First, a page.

Eco-Wallcoverings: Natural, Healthy Alternatives to Vinyl

Wood pulp and other natural fibers give walls a more natural look.


| November/December 2002



ND-02-058-NH1102-0003.jpg

Made of cotton colored with silk, mica, and glitter, JaDecor is touted for its insulation qualities.


Photography by Joe Coca

Until recently, one word summed up the options available in alternative wallcoverings: limited. There were natural fibers in neutral tones, plaster blends, or paint. And that was about it.

Today, eco-friendly alternatives come in an array of fiber blends and glass fibers, from recycled wood to reclaimed waste, in textures as soft as silk or hard as rock. They can be pasted up, screwed on, or troweled smooth. And—perhaps the best news of all—many boast attributes even traditional coverings can’t claim.

For decades, vinyl reigned as the wallcovering king. In every category—tearability, scrubability, washability, color fastness, shrinkage, and resistance to cold, heat, mildew, and aging—the stuff couldn’t be beat (if you didn’t mind the outgassing and knowing that vinyl production releases dioxin into the environment). In terms of durability, there was no competition.

There is now. In fact, the market for vinyl alternatives is growing so rapidly that Rudy Mayer, president of Innovations, a designer and manufacturer of quality wallcoverings, says, “In the last six months, I’ve seen a new competitor come on the market at least once a month. It’s a huge, growing segment of the market.”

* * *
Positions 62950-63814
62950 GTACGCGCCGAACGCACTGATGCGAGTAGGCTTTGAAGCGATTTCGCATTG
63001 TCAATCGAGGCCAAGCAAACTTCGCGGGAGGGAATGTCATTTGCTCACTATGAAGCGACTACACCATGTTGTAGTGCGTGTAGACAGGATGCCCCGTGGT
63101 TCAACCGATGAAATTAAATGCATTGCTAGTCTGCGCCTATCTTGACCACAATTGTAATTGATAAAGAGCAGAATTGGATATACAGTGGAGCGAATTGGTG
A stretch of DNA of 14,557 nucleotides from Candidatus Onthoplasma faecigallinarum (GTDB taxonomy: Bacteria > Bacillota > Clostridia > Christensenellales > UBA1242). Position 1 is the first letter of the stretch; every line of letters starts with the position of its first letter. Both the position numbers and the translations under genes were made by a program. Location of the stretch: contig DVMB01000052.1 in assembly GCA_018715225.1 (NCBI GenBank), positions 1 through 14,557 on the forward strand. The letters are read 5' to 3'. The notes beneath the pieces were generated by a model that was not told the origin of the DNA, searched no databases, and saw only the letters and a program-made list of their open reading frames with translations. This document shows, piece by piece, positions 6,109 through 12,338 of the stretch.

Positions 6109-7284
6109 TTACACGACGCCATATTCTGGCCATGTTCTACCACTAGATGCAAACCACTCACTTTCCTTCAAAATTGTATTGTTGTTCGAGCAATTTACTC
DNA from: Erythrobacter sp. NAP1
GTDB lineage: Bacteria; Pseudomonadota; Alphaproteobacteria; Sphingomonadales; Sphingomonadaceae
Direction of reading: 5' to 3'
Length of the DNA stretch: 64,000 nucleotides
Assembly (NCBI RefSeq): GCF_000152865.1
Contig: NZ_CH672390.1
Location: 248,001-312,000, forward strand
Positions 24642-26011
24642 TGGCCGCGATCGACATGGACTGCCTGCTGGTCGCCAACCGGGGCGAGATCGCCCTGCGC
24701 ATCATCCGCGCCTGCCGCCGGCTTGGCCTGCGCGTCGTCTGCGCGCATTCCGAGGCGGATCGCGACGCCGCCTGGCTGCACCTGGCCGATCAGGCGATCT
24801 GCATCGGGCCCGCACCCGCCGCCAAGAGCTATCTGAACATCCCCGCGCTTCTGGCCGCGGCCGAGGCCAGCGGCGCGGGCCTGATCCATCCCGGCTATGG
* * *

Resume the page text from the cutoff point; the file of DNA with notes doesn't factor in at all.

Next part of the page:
What exactly are vinyl alternatives? The definition varies slightly from one manufacturer to another, but generally, vinyl alternative wallcoverings are made from wood pulp and various recycled or reclaimed materials, including nylon and polyester. They’re colored with water-based inks and manufactured in single-layer construction, which means no second layer of backing to delaminate over time.

Like vinyl, they’re easily embossed; but unlike vinyl, which is nonporous, the alternative wallcoverings readily absorb ink, giving the finished product rich saturated color. As for price, Mayer says, “They cost us less to make, and that’s because there’s very little waste. They take less time to make and less energy to manufacture.”





mother earth news fair

MOTHER EARTH NEWS FAIR

Feb. 17-18, 2018
Belton, Texas

More than 150 workshops, great deals from more than 200 exhibitors, off-stage demos, hands-on workshops, and great food!

LEARN MORE